Exploring an alternative partnership for managing problematic behaviour among learners in secondary schools in Chatsworth.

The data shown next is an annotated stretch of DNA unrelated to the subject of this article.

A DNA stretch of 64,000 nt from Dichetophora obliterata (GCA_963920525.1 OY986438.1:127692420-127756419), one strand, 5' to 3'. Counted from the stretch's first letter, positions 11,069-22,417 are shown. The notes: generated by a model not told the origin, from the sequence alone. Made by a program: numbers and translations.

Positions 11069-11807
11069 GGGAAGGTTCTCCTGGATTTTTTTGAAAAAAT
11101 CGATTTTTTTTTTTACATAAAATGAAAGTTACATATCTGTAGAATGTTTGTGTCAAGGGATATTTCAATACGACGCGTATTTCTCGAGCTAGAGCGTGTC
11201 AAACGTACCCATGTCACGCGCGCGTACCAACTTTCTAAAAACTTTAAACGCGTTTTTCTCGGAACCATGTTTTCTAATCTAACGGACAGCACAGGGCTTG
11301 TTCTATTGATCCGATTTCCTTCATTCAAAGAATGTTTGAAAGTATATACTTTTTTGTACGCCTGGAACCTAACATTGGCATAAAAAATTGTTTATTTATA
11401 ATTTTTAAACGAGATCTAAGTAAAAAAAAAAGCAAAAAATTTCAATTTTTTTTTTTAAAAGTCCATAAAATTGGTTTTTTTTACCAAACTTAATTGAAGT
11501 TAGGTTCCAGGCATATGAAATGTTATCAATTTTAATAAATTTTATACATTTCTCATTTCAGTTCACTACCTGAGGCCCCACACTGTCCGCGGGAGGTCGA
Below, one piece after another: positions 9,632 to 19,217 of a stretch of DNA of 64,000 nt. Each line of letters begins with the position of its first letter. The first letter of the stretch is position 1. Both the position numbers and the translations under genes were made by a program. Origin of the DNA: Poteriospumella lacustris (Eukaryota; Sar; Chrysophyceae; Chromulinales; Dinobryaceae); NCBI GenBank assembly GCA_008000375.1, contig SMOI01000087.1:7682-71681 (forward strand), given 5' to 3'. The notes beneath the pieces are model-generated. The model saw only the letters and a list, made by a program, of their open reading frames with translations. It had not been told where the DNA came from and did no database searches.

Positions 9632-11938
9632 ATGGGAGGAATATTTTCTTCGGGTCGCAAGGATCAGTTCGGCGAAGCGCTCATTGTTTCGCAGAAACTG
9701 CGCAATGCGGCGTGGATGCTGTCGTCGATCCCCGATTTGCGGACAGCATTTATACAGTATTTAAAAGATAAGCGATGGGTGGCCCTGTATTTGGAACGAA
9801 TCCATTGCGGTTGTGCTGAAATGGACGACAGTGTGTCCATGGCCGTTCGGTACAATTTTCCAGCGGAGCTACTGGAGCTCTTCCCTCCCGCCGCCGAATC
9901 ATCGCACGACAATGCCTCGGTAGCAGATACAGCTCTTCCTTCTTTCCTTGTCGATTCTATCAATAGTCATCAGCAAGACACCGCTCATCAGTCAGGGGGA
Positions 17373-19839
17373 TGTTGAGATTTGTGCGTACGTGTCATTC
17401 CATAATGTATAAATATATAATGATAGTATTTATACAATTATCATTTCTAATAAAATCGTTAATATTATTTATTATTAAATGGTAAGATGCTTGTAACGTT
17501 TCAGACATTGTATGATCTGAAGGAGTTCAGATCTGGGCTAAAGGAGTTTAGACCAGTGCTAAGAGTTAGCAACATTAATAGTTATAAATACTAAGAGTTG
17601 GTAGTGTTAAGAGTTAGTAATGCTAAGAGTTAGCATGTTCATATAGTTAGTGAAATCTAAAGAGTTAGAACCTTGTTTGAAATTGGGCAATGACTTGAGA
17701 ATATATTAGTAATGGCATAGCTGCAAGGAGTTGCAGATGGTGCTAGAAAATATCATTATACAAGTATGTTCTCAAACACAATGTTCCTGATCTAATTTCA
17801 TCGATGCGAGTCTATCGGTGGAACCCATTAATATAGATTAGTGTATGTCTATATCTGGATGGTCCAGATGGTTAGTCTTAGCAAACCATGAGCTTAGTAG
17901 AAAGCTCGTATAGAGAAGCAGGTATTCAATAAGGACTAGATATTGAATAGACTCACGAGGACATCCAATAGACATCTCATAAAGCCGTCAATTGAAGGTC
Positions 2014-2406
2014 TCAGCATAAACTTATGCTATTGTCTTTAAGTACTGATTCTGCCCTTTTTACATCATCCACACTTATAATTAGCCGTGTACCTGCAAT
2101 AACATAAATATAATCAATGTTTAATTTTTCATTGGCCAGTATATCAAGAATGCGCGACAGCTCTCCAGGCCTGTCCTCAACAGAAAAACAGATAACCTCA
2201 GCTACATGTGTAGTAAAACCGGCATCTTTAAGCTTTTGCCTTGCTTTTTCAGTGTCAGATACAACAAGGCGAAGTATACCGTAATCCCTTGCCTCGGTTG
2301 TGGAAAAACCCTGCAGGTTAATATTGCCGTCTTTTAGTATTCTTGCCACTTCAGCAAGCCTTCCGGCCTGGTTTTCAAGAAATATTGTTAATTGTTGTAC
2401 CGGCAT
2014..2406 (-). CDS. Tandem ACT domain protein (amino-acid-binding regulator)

The research focused on an alternative partnership as an intervention strategy with regard to addressing problematic learner behaviour within the broader system and takes into account that there are practitioners who are experts with specialized knowledge and pooling of such resources would lessen the burden on those currently involved. The current position is that when a learner is considered to be presenting with challenging behaviour, the policies and referral procedures of the Department of Education deem it necessary that the learner is referred to the Department of Social Development, which is mandated to provide statutory services to children up to age 18years. The research strategy focused on the challenges in the current partnership between the respective departments through the collection of data from educators and social workers. A review of policies and procedures that address problematic behaviour among children under the age of 18 years was also undertaken with the objective of identifying gaps and challenges posed in their implementation when addressing learner behaviour. While the research focused on the partnership between the Department of Social Development and the Department of Education in the management of learner behaviour, an alternative partnership was implemented as part of an „action research‟ project and which includes other Departments, Non Governmental Organizations and Community Based Organizations thereby adopting a holistic approach in addressing problematic learner behaviour. Critical Systems Thinking and its metamethodology of Critical Systems Practice, utilizing Soft Systems Methodology as the dominant method of data collection, influence it. Semi-structured interviews were conducted with Educators from five schools and focus group discussions held with Social Services Practitioners to identify an effective partnership while engaging in continuous learning. An analysis of the responses revealed that the notion of a community of practice prevailing within the Department of Social Development can be extended to include other Social Workers who are experts in their respective fields of service, other professionals and Educators, all of whom have the common goal of uplifting humanity. The research, based on a core competence partnership approach, revealed that it is possible to implement the Integrated Service Delivery Model to the problem situation giving effect to its purposes, one of which is to develop and empower vulnerable groups in society, in this instance, learners at secondary schools as well as their parents thereby regenerating sound morals and values.